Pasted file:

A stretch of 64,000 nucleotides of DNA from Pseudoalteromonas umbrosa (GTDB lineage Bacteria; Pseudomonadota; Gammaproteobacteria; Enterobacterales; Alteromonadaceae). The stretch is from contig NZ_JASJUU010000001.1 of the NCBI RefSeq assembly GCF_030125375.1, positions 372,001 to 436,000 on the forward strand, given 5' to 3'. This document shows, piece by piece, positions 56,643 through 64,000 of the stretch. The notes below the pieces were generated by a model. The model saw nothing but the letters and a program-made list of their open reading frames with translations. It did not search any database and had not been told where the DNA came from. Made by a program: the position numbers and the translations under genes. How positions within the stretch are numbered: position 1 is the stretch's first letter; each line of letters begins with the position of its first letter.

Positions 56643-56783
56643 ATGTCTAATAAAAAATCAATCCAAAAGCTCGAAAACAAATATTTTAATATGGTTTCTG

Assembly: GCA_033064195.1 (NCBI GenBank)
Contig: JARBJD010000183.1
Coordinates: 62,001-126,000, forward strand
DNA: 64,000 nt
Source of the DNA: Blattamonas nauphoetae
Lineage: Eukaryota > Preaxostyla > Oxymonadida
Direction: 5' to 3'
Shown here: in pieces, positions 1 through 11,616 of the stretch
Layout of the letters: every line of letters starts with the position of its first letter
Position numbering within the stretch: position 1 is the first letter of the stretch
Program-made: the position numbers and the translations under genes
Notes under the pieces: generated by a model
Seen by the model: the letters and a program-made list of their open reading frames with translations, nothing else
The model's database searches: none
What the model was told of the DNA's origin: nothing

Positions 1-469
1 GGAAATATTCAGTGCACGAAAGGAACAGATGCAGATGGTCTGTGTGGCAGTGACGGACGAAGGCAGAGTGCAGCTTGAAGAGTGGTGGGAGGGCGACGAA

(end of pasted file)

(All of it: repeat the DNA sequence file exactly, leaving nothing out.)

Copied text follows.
A stretch of 64,000 nucleotides of DNA from Pseudoalteromonas umbrosa (GTDB lineage Bacteria; Pseudomonadota; Gammaproteobacteria; Enterobacterales; Alteromonadaceae). The stretch is from contig NZ_JASJUU010000001.1 of the NCBI RefSeq assembly GCF_030125375.1, positions 372,001 to 436,000 on the forward strand, given 5' to 3'. This document shows, piece by piece, positions 56,643 through 64,000 of the stretch. The notes below the pieces were generated by a model. The model saw nothing but the letters and a program-made list of their open reading frames with translations. It did not search any database and had not been told where the DNA came from. Made by a program: the position numbers and the translations under genes. How positions within the stretch are numbered: position 1 is the stretch's first letter; each line of letters begins with the position of its first letter.

Positions 56643-56783
56643 ATGTCTAATAAAAAATCAATCCAAAAGCTCGAAAACAAATATTTTAATATGGTTTCTG

Assembly: GCA_033064195.1 (NCBI GenBank)
Contig: JARBJD010000183.1
Coordinates: 62,001-126,000, forward strand
DNA: 64,000 nt
Source of the DNA: Blattamonas nauphoetae
Lineage: Eukaryota > Preaxostyla > Oxymonadida
Direction: 5' to 3'
Shown here: in pieces, positions 1 through 11,616 of the stretch
Layout of the letters: every line of letters starts with the position of its first letter
Position numbering within the stretch: position 1 is the first letter of the stretch
Program-made: the position numbers and the translations under genes
Notes under the pieces: generated by a model
Seen by the model: the letters and a program-made list of their open reading frames with translations, nothing else
The model's database searches: none
What the model was told of the DNA's origin: nothing

Positions 1-469
1 GGAAATATTCAGTGCACGAAAGGAACAGATGCAGATGGTCTGTGTGGCAGTGACGGACGAAGGCAGAGTGCAGCTTGAAGAGTGGTGGGAGGGCGACGAA